Papers from Proceedings of the National Academy of Sciences of the USA 101 (Suppl) April 6 2004

Eugene Garfield garfield at CODEX.CIS.UPENN.EDU
Wed Jun 2 16:51:18 EDT 2004

All of the following articles are available in full text at :

TITLE:          Extracting knowledge from the World Wide Web (Article,
AUTHOR:         Henzinger, M; Lawrence, S
                UNITED STATES OF AMERICA 101 (SUPPL). APR 6 2004.
                p.5186-5191 NATL ACAD SCIENCES, WASHINGTON

ABSTRACT:       The World Wide Web provides a unprecedented opportunity
to automatically analyze a large sample of interests and activity in the
world. We discuss methods for extracting knowledge from the web by
randomly sampling and analyzing hosts and pages, and by analyzing the
link structure of the web and how links accumulate over time. A variety
of interesting and valuable information can be extracted, such as the
distribution of web pages over domains, the distribution of interest in
different areas, communities related to different topics, the nature of
competition in different categories of sites, and the degree of
communication between different communities or countries.

AUTHOR ADDRESS: M Henzinger, Google Inc, 2400 Bayshore Pkwy, Mountain View,
                CA 94043 USA

TITLE:          Mapping knowledge domains: Characterizing PNAS (Article,
AUTHOR:         Boyack, KW
                UNITED STATES OF AMERICA 101 (SUPPL). APR 6 2004.
                p.5192-5199 NATL ACAD SCIENCES, WASHINGTON

ABSTRACT:       A review of data mining and analysis techniques that can
be used for the mapping of knowledge domains is given. Literature mapping
techniques can be based on authors, documents, journals, words, and/or
indicators. Most mapping questions are related to research assessment or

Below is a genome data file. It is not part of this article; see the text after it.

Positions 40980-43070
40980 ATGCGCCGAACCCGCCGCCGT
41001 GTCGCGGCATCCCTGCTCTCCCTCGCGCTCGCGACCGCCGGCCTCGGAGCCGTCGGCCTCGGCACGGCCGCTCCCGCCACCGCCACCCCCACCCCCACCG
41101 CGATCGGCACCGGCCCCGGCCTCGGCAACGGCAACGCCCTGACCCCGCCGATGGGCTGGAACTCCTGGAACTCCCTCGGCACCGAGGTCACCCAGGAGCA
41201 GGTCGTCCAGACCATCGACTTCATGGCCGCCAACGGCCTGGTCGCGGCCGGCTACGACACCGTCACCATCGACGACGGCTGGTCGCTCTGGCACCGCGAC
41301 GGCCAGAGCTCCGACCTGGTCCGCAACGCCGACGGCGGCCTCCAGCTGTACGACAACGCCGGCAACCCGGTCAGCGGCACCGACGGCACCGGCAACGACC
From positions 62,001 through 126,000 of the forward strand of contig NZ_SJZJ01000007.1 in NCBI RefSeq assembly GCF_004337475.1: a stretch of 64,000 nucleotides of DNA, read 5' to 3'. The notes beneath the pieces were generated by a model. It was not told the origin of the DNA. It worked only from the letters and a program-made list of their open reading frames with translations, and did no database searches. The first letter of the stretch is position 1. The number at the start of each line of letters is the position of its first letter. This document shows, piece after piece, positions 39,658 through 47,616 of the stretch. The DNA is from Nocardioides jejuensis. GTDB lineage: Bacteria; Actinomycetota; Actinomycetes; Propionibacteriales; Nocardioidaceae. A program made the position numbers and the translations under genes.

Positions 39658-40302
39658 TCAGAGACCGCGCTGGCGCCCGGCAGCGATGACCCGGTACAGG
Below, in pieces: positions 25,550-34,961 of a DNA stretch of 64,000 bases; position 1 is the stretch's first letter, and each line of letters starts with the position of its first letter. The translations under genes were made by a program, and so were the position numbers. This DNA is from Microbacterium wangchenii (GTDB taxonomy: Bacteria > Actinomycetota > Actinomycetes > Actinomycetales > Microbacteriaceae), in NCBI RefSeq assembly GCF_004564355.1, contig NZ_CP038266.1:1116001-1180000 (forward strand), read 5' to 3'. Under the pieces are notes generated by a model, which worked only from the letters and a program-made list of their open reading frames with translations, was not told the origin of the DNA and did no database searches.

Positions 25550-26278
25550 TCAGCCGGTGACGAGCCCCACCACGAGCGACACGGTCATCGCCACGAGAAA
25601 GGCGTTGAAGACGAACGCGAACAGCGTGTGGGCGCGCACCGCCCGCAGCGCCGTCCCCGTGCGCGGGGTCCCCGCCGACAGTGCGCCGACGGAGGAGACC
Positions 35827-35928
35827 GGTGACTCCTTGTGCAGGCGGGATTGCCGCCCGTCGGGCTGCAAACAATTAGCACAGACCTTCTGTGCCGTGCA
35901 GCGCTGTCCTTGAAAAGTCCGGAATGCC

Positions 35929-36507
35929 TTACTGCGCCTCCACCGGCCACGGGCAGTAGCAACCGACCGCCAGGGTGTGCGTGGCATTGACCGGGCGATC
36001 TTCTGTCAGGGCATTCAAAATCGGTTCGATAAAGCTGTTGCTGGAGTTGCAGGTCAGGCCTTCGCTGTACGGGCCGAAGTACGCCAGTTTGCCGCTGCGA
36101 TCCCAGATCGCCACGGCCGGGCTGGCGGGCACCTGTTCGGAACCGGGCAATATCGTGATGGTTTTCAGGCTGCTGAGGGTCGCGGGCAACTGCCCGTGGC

to the structure and dynamics of disciplines or networks. Several mapping
techniques are demonstrated on a data set comprising 20 years of papers
published in PNAS. Data from a variety of sources are merged to provide
unique indicators of the domain bounded by PNAS. By using funding source
information and citation counts, it is shown that, on an aggregate basis,
papers funded jointly by the U.S. Public Health Service (which includes
the National Institutes of Health) and non-U.S. government sources
outperform papers funded by other sources, including by the U.S. Public
Health Service alone. Grant data from the National Institute on Aging
show that, on average, papers from large grants are cited more than those
from small grants, with performance increasing with grant amount. A map
of the highest performing papers over the 20-year period was generated by
using citation analysis. Changes and trends in the subjects of highest
impact within the PNAS domain are described. Interactions between topics
over the most recent 5-year period are also detailed.

AUTHOR ADDRESS: KW Boyack, Sandia Natl Labs, Computat Comp Informat & Math
                Ctr, POB 5800, Albuquerque, NM 87185 USA

TITLE:          Coauthorship networks and patterns of scientific
                collaboration (Article, English)
AUTHOR:         Newman, MEJ
                UNITED STATES OF AMERICA 101 (SUPPL). APR 6 2004.
                p.5200-5205 NATL ACAD SCIENCES, WASHINGTON

ABSTRACT:       By using data from three bibliographic databases in
biology, physics, and mathematics, respectively, networks are constructed
in which the nodes are scientists, and two scientists are connected if
they have coauthored a paper. We use these networks to answer a broad
variety of questions about collaboration patterns, such as the numbers of
papers authors write, how many people they write them with, what the
typical distance between scientists is through the network, and how
patterns of collaboration vary between subjects and over time. We also
summarize a number of recent results by other authors on coauthorship

AUTHOR ADDRESS: MEJ Newman, Univ Michigan, Ctr Study Complex Syst, Ann
                Arbor, MI 48109 USA

TITLE:          Tracking evolving communities in large linked networks
                (Article, English)
AUTHOR:         Hopcroft, J; Khan, O; Kulis, B; Selman, B
                UNITED STATES OF AMERICA 101 (SUPPL). APR 6 2004.
                p.5249-5253 NATL ACAD SCIENCES, WASHINGTON

ABSTRACT:       We are interested in tracking changes in large-scale data
by periodically creating an agglomerative clustering and examining the